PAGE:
COVER SIDEBAR- Majestic town: How Williamsburg leads on wheels
"If you build it, they do indeed come."
That's the lesson for all Virginia to learn from the Historic Triangle around Williamsburg.
Noted as a biking mecca by VDOT since 2002, Williamsburg boasts an estimated 3.9 percent of workers and students– the state's highest average– who arrive daily on two wheels. The city hosted the Cap2Cap ride May 5 and, in June, Bike Virginia will put 2,000 cyclists in the colonial capital's restaurants and hotels.
Because since President George H.W. Bush and his Democratic Congress agreed to promote truly multi-modal transportation, three leading Williamsburg-area planners have been seeking federal funds to build bike lanes and trails at every opportunity.
Charlottesville has bike lanes on several key routes including West Main/University/Ivy, Rugby Road, Preston Avenue, and JPA as well as a pair of bike-pedestrian trails in two parks, a 1.5-mile stretch in Pen Park and the well-known two paved miles of the Rivanna Trail in Riverview Park.
Today, in spite of a population one-third the size of our Charlottesville-Albemarle, the jurisdictions of Williamsburg, James City County, and York County boast 44 miles of bike lanes built primarily with federal dollars under programs designed to mitigate pollution and congestion. Charlottesville, by contrast, has just 10 miles of bike lanes plus 3.5 miles of pedestrian-bike path inside City parks with another 8.9 miles of bike lanes in Albemarle.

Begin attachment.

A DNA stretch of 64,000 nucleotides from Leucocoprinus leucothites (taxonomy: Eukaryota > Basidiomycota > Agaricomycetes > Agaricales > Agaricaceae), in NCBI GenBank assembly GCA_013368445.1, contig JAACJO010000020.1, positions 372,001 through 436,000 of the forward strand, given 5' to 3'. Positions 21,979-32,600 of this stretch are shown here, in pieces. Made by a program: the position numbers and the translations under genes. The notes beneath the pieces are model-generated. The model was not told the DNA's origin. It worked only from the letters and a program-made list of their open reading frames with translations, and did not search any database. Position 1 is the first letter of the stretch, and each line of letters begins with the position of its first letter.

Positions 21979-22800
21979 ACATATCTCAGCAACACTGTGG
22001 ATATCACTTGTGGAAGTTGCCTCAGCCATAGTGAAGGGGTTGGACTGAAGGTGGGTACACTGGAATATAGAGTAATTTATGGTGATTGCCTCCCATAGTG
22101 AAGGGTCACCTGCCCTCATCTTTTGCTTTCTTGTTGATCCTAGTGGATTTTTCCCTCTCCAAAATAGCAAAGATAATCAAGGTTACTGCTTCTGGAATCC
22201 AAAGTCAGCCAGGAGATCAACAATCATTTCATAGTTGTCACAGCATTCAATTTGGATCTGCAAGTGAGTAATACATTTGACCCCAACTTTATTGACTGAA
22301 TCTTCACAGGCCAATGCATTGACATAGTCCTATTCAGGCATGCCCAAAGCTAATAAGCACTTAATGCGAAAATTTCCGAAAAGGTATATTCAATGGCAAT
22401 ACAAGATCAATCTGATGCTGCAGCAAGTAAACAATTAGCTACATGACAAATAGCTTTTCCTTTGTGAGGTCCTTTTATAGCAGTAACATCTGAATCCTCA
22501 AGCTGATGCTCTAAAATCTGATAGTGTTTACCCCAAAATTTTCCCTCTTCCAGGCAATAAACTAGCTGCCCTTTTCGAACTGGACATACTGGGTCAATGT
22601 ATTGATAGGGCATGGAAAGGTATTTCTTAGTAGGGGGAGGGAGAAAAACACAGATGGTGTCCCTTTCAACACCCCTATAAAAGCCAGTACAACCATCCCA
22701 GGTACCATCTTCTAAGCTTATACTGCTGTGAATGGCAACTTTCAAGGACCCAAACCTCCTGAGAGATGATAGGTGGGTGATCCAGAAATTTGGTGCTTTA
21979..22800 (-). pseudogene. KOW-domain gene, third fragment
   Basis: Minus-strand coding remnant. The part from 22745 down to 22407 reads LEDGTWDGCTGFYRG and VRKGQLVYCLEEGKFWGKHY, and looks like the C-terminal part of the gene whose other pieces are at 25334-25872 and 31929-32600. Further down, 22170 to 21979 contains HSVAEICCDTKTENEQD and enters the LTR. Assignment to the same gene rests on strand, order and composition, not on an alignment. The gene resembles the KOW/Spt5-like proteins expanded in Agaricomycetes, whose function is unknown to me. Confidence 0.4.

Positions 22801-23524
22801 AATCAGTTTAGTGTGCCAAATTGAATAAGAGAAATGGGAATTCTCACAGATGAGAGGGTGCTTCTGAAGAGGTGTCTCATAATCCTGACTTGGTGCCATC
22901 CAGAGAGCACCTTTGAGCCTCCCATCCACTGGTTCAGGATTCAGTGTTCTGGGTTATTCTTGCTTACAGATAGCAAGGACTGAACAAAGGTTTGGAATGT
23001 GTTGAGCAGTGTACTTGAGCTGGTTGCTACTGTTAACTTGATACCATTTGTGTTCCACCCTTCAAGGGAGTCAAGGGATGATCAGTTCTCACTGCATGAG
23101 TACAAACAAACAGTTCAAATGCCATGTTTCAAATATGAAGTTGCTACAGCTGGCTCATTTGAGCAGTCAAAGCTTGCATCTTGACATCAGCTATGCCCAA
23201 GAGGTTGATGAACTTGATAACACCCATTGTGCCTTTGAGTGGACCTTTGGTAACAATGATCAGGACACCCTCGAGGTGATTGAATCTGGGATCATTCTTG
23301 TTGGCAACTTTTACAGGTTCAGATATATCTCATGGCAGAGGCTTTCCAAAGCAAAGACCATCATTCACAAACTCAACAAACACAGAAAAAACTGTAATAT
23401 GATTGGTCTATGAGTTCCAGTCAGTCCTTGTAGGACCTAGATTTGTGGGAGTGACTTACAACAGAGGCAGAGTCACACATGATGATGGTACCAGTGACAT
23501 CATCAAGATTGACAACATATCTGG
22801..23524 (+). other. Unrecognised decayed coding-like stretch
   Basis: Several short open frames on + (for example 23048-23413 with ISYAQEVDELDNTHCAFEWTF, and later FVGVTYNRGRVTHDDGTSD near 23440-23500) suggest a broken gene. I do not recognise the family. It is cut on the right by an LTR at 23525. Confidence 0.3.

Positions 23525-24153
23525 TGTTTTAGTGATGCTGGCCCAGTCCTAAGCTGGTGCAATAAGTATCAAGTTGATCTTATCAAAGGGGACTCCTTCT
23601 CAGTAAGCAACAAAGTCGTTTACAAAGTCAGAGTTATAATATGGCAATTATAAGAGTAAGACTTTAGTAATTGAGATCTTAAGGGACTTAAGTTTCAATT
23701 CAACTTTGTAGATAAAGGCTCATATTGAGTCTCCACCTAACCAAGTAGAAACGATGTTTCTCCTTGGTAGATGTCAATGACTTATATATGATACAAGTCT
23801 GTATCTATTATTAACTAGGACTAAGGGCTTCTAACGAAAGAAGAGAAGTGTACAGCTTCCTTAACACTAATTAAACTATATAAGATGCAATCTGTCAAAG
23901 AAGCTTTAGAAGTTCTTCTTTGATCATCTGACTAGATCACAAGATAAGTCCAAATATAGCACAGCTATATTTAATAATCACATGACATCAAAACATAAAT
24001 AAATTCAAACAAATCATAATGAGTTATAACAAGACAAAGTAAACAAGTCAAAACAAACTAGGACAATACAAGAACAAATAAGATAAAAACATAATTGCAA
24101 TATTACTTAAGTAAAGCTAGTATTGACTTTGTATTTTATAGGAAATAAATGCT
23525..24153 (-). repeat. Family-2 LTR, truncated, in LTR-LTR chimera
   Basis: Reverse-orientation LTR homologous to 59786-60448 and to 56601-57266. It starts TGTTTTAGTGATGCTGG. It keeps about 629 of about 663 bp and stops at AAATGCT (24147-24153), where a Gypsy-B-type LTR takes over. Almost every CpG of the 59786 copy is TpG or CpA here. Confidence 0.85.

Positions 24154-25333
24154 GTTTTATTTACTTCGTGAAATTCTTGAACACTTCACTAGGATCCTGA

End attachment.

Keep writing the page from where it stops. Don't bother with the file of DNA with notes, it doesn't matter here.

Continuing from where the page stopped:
According to Williamsburg planning director Reed Nester, the area has successfully "institutionalized" bike/ped in all thinking. Developers automatically know today that every street must have a bike lane and sidewalk to get Planning and Zoning approval, and contractors consistently figure in the cost of eight feet of bike lane in every re-paving bid.
Nester and the planners at James City and York counties, bicyclists all, began seizing Uncle Sam's opportunity– and money– almost 20 years ago.
Now, as other jurisdictions are recognizing the value of muscle-powered transportation, and the contest over alternative transportation funding is heating up due to the awareness of global warming and peak oil, Williamsburg commuters have muscle-powered alternatives that most of Virginia can only dream of.
"The thing that made things work here is the fact that it is a jointly-developed regional bikeway system between Williamsburg, James City, and York counties," says Nester. "From the standpoint of the cyclists using the system, the jurisdiction is irrelevant. Bicyclists are just happy that we're starting to get some good loops where you can go out and do a ride and have 70 or 80 percent of your time protected because you're on a trail or a bike lane."